As these etailers grew in number and fortitude, the brick and mortar retailers also began selling online in order to reclaim market share. That was the birth of OmniChannel, which add brick and mortar stores to multi-channel ecommerce. These retailers now have multiple channels online, in store sales, sales in partner stores, online marketplaces, and finally an online company store.
Each of these different channels represents a different area in which inventory must be managed. Warehouses, brick and mortar stores, distribution centers, and 3PLs all count as inventory locations. That means that you need a warehouse management system that can provide inventory management no matter where your inventory is. Not only does this save you from back orders, but also having a WMS that works congruently with an ERP helps you decipher which channels and products you want to keep, where you can grow, and what avenues to pursue.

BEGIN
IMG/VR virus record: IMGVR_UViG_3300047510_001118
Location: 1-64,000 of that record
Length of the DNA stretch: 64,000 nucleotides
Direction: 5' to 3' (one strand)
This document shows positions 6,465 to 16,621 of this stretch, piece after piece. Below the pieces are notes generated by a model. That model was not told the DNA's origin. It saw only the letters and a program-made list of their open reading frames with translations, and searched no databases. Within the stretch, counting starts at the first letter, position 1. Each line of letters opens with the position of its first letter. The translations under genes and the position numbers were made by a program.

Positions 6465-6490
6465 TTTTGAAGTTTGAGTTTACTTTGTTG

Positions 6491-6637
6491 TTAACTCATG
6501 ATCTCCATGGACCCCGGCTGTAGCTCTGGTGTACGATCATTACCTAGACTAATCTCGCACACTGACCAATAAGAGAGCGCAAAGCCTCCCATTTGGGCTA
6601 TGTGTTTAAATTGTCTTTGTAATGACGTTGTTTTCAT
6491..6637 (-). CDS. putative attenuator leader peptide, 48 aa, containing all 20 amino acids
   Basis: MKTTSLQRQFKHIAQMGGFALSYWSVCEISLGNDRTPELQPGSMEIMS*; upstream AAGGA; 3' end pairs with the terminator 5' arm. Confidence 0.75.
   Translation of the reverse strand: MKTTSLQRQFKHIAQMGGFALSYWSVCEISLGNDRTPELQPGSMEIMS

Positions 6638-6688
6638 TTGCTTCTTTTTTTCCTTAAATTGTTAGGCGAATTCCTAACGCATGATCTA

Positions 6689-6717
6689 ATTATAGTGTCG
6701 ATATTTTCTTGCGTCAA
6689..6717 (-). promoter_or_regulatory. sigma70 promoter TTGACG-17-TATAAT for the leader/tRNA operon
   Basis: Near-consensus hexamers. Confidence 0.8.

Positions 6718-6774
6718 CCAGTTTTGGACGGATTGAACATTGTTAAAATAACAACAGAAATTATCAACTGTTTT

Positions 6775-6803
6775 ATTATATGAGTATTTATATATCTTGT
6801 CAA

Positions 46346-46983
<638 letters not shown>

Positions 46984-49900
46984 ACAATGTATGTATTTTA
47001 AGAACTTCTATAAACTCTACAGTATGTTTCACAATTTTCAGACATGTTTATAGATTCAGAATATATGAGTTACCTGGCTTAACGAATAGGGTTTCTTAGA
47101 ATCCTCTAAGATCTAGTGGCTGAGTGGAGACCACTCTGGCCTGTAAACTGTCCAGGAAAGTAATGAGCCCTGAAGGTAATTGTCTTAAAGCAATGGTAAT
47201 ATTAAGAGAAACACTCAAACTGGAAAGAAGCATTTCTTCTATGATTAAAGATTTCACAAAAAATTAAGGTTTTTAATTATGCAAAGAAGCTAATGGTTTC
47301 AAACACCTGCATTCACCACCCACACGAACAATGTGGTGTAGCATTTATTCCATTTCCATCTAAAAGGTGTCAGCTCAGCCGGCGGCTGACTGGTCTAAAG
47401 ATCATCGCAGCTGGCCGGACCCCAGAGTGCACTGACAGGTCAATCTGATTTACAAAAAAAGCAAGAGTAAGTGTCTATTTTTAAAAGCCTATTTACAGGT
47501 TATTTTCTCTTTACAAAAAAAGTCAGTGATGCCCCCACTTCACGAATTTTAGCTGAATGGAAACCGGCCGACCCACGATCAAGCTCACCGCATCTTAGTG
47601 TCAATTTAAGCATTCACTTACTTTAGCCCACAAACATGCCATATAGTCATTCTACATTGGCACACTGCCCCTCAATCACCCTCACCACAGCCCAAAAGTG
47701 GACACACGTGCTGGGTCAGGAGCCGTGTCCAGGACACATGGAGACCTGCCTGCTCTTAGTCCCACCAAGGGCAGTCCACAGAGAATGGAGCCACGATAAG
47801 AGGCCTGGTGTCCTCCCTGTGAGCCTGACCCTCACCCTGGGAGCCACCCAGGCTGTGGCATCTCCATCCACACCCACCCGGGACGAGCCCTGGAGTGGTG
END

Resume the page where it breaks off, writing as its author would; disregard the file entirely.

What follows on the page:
A warehouse management system that manages inventory, optimizes warehouses, and has ERP functionality is a necessity if you want to succeed selling online. No matter how excellent your product or service, if you do not have the logistics backbone to support your organization then you cannot succeed. That is the state of the industry today, but if history is our map then we can expect eCommerce to continue to evolve. If you want a system that grows limitlessly and adapts to new trends, then Shipedge may be the answer for you. To learn more or ask questions, you can contact Shipedge here.